- Personal Electronics — Coveted personal electronics, like computers, keyboards, wireless game controls and remote controls are prime real estate for microparticles of dust and germs. Regularly cleaning your personal electronic devices can help keep them functioning with optimum performance. Try wiping down your electronics with dry microfiber cloths. Also, use compressed air to force dirt out of the crevices.
- Books — There’s something quite nostalgic about opening up a classic novel and blowing away the years of collected dust; however, did you know that when left untouched for an extended period of time, paper will deteriorate at a faster rate? You can protect your books every time to clean them. Remove each book, dust it along the spine, top and bottom, and then flip through the pages to discourage deterioration. Make sure you dust the shelves before returning each book to its place.
- Baseboards & Molding — Baseboards and decorative molding can take a beating when we move furniture, vacuum carpets, mop hardwoods, etc. Try wiping down baseboards and molding with dryer sheets, or use a vacuum edger to collect dust, hair and dirt. Next, wash over the baseboards and molding with your preferred cleaning solution. Finally, dry them with a microfiber towel, and use cotton swabs to clean out any tight corners and crevices.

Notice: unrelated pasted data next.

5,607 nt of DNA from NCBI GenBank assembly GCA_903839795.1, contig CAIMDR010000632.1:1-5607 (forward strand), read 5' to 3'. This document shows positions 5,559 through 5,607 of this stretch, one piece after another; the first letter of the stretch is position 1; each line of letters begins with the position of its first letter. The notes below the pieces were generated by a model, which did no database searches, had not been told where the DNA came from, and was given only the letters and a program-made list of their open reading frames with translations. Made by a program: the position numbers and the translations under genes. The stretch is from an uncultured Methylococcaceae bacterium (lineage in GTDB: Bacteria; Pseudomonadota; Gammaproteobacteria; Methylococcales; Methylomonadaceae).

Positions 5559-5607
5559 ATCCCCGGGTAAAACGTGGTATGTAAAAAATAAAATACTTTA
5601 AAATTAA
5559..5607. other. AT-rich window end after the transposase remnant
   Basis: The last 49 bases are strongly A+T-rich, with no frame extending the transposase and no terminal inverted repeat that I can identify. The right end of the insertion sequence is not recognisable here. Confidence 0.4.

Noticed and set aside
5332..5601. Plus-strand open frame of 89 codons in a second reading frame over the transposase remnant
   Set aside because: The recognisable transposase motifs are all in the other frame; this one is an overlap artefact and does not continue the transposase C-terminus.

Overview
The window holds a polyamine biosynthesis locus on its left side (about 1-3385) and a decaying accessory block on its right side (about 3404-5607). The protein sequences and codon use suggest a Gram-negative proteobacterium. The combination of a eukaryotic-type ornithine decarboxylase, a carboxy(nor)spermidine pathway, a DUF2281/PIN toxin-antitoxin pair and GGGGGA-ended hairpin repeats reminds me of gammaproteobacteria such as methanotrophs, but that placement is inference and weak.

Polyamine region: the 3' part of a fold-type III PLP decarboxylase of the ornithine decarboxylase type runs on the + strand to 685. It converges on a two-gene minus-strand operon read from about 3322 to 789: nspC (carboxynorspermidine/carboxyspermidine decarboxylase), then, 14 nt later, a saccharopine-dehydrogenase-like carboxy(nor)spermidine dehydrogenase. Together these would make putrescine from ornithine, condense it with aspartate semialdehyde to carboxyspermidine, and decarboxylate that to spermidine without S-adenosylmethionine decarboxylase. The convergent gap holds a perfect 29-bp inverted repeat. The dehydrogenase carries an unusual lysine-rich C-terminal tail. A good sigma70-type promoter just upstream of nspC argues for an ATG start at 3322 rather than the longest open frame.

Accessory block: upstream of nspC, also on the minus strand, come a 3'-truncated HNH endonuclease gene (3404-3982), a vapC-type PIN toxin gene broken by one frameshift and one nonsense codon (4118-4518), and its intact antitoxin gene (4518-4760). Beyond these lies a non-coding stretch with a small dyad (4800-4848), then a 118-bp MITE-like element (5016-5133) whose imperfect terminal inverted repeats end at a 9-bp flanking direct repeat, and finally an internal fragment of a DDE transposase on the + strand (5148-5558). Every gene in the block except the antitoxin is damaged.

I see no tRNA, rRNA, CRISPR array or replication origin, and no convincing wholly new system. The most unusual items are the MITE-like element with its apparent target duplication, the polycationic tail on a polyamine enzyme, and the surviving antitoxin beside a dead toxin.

What about the kitchen and utility rooms? These areas in particular require extra attention on occasion. In our next installment, we’ll suggest all the other places – including the kitchen sink – you should add to you deep-cleaning regime.
Incorporating these deep-cleaning practices into your ongoing home maintenance schedule is a great start and can help you avoid embarrassing moments of surprise, like dust-bunnies rolling across your floor during a dinner party or cobwebs slowly floating their way down and landing on your guests.
If you’re in search of a new home to host your next dinner party, remember to contact a PrimeLending mortgage loan expert to find out about your best mortgage options.
from the PrimeLending blog, by Mandy Jordan